I would like to know the differences between Randomized Logistic Regression (RLR) and plain Logistic Regression (LR), therefore, I am reading a paper "Stability Selection" by Meinshausen, et al.; however I do not understand what RLR is and what the differences between RLR and LR are.

Could someone point out what I should read to understand RLR? Or is there a simple example to start with?

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    $\begingroup$ RLR is not a standard term. Please define the method. $\endgroup$ – Frank Harrell Jan 2 '15 at 14:44
  • $\begingroup$ Thank You @FrankHarrell ... The method is coming from a scikit learn library. $\endgroup$ – Hendra Bunyamin Jan 2 '15 at 15:33
  • $\begingroup$ Now that there is a new stack exchange site for machine learning/Big Data, perhaps this question belongs over there. $\endgroup$ – Placidia Jan 2 '15 at 15:49
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    $\begingroup$ @Placidia That's a good suggestion. However, your very own answer shows why this question belongs here: we are better able to provide a balanced perspective that accurately characterizes and compares both the statistical and ML aspects of the question. Although it is possible that someone on the "data science" site could contribute such an answer, my experience there is that it would be unlikely. $\endgroup$ – whuber Jan 2 '15 at 15:57
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    $\begingroup$ I am stunned that the new site is call data science, which is more than half about statistics, which is what this site is about. $\endgroup$ – Frank Harrell Jan 2 '15 at 17:43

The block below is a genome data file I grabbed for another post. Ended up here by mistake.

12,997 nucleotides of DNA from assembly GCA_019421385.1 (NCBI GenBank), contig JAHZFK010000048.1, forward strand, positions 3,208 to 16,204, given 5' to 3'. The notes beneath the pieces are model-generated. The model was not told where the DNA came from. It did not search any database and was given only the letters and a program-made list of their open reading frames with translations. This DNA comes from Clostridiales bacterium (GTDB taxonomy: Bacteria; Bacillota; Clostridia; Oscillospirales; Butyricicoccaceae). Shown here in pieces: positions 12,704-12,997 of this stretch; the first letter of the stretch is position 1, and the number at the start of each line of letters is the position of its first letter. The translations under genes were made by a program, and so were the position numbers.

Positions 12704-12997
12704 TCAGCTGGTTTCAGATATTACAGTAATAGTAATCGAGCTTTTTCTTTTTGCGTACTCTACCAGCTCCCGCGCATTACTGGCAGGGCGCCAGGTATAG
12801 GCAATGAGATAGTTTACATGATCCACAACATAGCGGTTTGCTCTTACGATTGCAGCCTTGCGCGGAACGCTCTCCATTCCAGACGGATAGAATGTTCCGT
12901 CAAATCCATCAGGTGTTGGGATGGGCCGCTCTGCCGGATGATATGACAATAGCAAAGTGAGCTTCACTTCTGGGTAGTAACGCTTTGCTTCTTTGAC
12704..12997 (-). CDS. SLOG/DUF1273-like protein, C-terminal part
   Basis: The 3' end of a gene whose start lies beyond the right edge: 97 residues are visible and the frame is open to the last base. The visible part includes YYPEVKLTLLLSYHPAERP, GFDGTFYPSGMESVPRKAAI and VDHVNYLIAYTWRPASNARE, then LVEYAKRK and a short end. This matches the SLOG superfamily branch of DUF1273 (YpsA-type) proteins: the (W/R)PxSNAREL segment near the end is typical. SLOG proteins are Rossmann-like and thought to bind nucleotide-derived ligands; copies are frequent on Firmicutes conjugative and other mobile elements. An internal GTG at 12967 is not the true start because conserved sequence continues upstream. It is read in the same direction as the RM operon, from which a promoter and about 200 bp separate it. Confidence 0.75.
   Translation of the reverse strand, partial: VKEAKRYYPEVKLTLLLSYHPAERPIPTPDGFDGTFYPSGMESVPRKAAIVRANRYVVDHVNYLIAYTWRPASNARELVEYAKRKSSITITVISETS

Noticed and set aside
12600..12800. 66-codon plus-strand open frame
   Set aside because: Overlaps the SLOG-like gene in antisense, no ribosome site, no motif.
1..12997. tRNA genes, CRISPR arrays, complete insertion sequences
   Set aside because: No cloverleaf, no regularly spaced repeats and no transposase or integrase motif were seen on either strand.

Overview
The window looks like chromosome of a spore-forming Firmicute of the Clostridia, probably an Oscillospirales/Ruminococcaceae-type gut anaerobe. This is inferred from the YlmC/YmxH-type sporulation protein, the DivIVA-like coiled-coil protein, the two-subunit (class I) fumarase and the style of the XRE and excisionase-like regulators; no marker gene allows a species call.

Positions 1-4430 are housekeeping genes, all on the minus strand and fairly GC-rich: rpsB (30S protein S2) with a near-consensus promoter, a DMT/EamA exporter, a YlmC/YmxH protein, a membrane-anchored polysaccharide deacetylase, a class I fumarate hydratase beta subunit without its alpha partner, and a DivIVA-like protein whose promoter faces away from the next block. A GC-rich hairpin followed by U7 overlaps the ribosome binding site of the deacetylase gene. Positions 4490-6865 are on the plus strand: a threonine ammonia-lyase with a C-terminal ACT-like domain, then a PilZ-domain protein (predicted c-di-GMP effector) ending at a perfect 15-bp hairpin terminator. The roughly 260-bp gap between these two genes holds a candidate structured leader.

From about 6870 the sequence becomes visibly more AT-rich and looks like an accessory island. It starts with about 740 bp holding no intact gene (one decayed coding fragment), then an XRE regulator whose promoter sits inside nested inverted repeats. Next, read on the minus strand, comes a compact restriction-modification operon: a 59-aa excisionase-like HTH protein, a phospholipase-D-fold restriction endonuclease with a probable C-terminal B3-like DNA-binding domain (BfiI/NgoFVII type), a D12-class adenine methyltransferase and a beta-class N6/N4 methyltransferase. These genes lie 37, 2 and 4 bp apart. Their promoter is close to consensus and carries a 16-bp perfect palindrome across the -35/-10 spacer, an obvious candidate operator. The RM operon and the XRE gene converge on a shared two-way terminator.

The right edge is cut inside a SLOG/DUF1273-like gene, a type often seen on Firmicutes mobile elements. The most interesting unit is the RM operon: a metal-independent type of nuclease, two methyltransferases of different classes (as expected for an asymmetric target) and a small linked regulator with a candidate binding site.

You might want to check out this reference . Sci-kit learn implements randomized logistic regression and the method is described there.

But to answer your question, the two methods differ largely in their goals. Logistic regression is about fitting a model and RLR is about finding the variables that go into the model.

Vanilla logistic regression is a generalized linear model. For a binary response, we posit that the log odds of the response probability is a linear function of a number of predictors. Coefficients of the predictors are estimated using maximum likelihood and inference about the parameters is then based on large sample properties of the model. For best results, we typically assume that the model is fairly simple and well understood. We know what independent variables impact the response. We want to estimate the parameters of the model.

Of course, in practice, we don't always know what variables should be included in the model. This is especially true in machine learning situations where the number of potential explanatory variables is huge and their values are sparse.

Over the years, many people have tried to use the techniques of statistical model fitting for the purpose of variable (read "feature") selection. In increasing level of reliability:

  1. Fit a big model and drop variables with non-significant Wald statistics. Doesn't always produce the best model.
  2. Look at all possible models and pick the "best". Computationally intensive and not robust.
  3. Fit the big model with an L1 penalty term (lasso style). Useless variables get dropped in the fit. Better, but unstable with sparse matrices.
  4. Randomize method 3. Take random subsets, fit a penalized model to each and collate the results. Variables that come up frequently are selected. When the response is binary, this is randomized logistic regression. A similar technique can be pulled with continuous data and the general linear model.
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    $\begingroup$ +1 It is a pleasure to see such a well-articulated, readable, informative survey of a general methodology. $\endgroup$ – whuber Jan 2 '15 at 15:54

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